For those of you who are familiar with my earlier posts, you might have noticed that I have a tendency to write about altering eating behaviours/habits. So far we have these behaviours narrowed down to practical implications, but they also relate to the effect that eating habits have upon the prevention of noncommunicable disease.

Our eating habits start to develop in childhood, and many continue into adolescence and adulthood, initially exemplified by the adaptive trait of neophobia (the “fear of something new,” typically peaking between two and five years of age). Neophobia can have a considerable influence on eating habits, and can decrease the consumption of fruits, vegetables, and meats. However, visual EXPOSURE to a novel food can reduce neophobia and facilitate its acceptance, for example, children who have been exposed to novel food pictures or actual foods before trying them have shown a greater willingness to try foods than those who have not been visually exposed (Wadhera & Capaldi-Phillips, 2014).

The environment has a clear effect upon visual exposure. For instance, supermarket checkouts; described as “the walk of shame”. Supermarket checkouts are filled with a plethora of calorific food choices forcing you to resist temptation to purchase an additional chocolate bar or pack of gummy sweets as you patiently wait in line. Coincidentally, such continual exposure to unhealthy food cues in the environment encourages poor dietary habits, in particular consuming too much fat and sugar, and not enough fruit and vegetables (Kakoschke et al. 2014).

These ‘supermarket guilt lanes’ may exploit persons through the influence of PROXIMITY and VISIBILITY: the food environment includes four microscale environmental factors than can influence food intake: the room (i.e. kitchenscapes), the furniture (i.e. tablescapes), the container (i.e. platescapes), and the food object (i.e. foodscapes). The kichenscape is “the appearance of a room or bounded setting where food is consumed” and includes the relative locations of foods within the bounded environment. Foods that are more proximate, more convenient, and more visible are often consumed in greater quantities e.g. office workers and secretaries consumed significantly more candies when made more available in a workplace setting (Privitera & Creary, 2012).

The practical implications of this observation could be substantial, affecting not only the home environment but also schools, restaurants, and the general community setting. At home, school-aged children have been found to consume greater quantities of fruit and vegetables in relation to the frequency in which parents provide, and the availability and accessibility of these foods (Wyse et al. 2011). The more healthy food available, the more it will be chosen. Alternatively, college students may be more likely to consume dessert when seated closer to the dessert station, desserts are more likely to be consumed when placed at the front than in the back of a cafeteria, and increased food and beverage purchase/consumption occurs when placed within arm’s reach than when placed further away (Wadhera & Capaldi-Phillips, 2014).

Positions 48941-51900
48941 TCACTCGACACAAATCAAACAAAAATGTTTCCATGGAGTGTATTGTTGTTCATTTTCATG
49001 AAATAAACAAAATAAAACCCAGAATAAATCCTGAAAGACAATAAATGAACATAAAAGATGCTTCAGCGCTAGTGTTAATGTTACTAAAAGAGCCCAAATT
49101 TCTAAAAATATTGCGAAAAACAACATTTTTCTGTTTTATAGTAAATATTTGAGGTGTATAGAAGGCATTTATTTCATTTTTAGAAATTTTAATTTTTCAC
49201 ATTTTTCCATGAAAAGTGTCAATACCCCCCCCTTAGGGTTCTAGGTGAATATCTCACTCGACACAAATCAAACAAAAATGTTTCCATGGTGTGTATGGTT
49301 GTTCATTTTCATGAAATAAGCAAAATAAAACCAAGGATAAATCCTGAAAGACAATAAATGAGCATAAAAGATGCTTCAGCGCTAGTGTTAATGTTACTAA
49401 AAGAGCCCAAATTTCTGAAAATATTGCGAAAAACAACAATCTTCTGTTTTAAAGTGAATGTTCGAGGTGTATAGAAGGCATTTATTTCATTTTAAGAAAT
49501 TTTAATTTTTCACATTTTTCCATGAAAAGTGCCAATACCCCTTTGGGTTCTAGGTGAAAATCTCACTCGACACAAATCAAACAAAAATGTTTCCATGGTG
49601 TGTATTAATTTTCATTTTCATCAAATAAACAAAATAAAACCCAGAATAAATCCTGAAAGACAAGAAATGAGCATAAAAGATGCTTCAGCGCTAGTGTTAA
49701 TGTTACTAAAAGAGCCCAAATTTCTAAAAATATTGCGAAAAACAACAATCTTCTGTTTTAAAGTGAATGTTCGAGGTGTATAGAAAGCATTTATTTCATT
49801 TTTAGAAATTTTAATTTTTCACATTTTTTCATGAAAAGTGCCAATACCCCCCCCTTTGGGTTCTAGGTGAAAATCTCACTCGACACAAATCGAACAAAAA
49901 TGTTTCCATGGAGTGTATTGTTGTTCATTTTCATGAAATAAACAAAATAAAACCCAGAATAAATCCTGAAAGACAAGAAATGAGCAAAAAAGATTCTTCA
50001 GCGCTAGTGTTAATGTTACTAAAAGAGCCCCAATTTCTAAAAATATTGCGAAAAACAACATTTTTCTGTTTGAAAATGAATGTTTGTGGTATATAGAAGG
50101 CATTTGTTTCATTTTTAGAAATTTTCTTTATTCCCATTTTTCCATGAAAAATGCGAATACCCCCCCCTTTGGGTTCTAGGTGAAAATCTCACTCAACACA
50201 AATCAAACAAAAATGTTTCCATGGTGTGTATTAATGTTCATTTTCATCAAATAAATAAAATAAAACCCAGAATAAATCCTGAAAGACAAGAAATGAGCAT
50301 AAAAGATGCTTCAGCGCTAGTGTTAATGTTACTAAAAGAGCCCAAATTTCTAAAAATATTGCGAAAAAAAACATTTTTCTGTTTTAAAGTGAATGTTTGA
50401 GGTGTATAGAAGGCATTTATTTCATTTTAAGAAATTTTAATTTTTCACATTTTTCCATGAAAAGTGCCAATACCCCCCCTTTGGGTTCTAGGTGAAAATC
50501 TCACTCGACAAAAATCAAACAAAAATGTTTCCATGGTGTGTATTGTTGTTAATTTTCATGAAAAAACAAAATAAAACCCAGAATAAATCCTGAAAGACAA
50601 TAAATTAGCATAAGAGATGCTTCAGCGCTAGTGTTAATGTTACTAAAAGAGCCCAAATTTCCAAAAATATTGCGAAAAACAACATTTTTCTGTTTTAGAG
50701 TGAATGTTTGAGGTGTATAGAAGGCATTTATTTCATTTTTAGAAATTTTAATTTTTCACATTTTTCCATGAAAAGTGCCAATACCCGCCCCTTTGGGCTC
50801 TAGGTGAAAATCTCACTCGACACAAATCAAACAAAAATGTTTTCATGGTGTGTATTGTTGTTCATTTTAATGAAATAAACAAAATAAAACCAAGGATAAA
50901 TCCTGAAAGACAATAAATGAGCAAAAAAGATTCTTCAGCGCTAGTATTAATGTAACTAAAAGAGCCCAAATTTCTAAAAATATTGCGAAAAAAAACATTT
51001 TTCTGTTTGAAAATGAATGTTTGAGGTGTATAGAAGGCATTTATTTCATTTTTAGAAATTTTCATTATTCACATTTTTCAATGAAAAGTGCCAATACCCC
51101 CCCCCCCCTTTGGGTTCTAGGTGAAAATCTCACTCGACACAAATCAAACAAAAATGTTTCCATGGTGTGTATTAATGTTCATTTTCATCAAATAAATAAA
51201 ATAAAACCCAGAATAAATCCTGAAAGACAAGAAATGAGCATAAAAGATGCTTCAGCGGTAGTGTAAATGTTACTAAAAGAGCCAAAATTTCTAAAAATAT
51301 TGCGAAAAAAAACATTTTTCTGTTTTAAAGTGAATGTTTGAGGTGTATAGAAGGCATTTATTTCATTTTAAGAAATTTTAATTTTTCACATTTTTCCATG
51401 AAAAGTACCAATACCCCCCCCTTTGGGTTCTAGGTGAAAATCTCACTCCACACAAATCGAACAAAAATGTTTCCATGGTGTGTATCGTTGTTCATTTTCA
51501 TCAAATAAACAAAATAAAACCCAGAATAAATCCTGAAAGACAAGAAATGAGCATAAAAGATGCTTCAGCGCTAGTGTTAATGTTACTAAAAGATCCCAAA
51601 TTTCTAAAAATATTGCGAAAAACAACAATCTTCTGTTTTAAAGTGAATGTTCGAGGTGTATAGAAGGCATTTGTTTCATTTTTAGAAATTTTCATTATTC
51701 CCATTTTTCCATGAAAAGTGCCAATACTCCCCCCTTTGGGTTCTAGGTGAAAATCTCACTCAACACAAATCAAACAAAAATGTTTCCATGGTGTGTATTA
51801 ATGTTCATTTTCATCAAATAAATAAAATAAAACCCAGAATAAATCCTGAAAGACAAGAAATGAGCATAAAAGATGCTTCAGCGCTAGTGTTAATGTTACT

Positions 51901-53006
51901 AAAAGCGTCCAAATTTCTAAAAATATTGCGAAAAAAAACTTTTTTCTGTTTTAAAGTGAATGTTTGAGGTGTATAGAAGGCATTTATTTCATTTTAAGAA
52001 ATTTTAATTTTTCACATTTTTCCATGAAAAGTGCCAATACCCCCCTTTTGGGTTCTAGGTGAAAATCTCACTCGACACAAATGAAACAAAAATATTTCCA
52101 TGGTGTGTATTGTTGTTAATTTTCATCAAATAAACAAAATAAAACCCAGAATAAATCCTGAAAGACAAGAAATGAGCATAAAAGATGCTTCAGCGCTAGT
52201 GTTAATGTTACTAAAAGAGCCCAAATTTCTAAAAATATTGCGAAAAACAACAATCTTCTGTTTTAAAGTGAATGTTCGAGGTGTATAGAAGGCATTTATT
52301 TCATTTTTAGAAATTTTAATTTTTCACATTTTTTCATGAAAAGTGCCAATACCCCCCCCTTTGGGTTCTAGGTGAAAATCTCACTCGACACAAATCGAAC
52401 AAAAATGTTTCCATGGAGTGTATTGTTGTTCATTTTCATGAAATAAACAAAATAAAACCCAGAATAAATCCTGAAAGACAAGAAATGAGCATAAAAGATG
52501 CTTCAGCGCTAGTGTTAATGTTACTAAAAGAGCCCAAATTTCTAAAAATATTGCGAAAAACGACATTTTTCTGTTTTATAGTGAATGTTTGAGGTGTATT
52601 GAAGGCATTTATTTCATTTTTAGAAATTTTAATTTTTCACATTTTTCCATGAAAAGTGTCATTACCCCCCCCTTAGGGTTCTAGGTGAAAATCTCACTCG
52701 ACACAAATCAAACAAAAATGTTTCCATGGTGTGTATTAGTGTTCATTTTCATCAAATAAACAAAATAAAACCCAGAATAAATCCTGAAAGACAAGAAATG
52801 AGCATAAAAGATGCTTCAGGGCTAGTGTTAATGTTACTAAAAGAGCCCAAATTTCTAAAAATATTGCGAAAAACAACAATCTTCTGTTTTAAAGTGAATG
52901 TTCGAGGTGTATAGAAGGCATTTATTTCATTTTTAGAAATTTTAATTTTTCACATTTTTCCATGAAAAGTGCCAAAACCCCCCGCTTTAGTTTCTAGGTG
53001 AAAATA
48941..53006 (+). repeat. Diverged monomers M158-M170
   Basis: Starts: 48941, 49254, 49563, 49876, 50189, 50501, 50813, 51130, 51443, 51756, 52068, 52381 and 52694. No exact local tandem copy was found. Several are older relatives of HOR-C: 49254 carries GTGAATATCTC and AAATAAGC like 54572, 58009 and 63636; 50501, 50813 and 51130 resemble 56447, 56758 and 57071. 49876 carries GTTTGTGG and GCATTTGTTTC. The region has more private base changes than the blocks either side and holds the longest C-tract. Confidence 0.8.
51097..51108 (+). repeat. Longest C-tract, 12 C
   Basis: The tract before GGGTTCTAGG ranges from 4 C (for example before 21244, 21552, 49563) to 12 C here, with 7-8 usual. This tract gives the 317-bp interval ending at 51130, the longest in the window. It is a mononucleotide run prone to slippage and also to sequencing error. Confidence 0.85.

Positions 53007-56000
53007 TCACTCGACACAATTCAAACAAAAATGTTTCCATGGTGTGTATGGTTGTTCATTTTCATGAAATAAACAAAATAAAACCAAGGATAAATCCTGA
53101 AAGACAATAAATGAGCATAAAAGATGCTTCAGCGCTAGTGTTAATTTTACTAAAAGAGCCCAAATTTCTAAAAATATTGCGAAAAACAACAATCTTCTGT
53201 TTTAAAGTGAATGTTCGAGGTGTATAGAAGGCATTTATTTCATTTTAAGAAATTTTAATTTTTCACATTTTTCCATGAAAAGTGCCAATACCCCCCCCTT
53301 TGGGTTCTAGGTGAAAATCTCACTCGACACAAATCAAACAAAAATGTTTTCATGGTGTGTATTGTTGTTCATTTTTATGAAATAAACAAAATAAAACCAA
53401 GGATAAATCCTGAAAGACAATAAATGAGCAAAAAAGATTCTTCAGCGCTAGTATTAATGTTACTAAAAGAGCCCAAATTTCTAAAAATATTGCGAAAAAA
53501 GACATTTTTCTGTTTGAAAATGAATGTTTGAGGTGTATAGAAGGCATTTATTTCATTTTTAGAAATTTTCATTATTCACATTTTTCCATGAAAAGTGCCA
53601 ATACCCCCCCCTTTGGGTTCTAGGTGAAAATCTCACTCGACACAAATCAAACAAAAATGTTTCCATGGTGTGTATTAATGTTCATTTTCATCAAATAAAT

A potential cause for these relationships is an increased attention bias in response to external food cues (Kakoschke et al. 2014). In general, the sight of food can increase subjective sensations of hunger and appetite which are partially responsible for initiating food intake. Consequently, manipulating this response may facilitate improvements in eating habits. For instance, empty-calorie foods should be stored in opaque containers, away from the desk or in less accessible places to discourage their intake. Similarly, fruits and vegetables should be placed on the table to make them more visible, thereby increasing their intake (Wadhera & Capaldi-Phillips, 2014). A study by Privitera and Creary supports this, finding that college students ate more fruits when placed in open containers within arm’s reach than in closed, opaque containers placed far away (Privitera & Creary, 2012).

Obviously, in the household setting this environmental adjustment is good sense. However, the observed positive association between proximity and visibility with consumption may be extremely pertinent with regards to improving community health. For instance, the suggestion that higher concentrations of fast-food restaurants in poorer neighbourhoods may be associated with a higher prevalence of obesity in populations with low socioeconomic status, or the concern that the greater availability of snacks and drinks sold in schools is associated with higher intake of total calories, soft drinks, total fat and saturated fat, and lower intake of fruit and vegetables, milk, and key nutrients (Park et al. 2014) – all may be improved by manipulating one simple concept: exposure.

So what’s the take home of this?

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